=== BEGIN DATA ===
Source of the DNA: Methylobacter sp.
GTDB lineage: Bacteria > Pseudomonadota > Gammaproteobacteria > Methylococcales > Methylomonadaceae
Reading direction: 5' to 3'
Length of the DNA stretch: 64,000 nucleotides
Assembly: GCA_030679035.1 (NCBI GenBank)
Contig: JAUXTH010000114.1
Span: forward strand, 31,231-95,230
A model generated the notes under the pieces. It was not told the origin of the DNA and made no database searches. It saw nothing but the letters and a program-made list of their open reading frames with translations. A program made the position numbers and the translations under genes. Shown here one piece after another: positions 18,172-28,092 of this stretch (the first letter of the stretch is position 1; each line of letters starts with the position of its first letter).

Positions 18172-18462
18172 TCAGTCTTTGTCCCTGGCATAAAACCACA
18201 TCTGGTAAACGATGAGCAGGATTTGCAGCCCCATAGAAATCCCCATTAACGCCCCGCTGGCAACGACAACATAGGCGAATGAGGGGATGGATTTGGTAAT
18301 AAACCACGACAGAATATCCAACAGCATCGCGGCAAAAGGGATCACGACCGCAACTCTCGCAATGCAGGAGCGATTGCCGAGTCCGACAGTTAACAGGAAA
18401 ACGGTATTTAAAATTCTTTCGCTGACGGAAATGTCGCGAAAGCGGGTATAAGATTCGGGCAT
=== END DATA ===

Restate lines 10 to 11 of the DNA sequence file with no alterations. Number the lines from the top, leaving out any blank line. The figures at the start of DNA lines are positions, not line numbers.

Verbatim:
18172 TCAGTCTTTGTCCCTGGCATAAAACCACA
18201 TCTGGTAAACGATGAGCAGGATTTGCAGCCCCATAGAAATCCCCATTAACGCCCCGCTGGCAACGACAACATAGGCGAATGAGGGGATGGATTTGGTAAT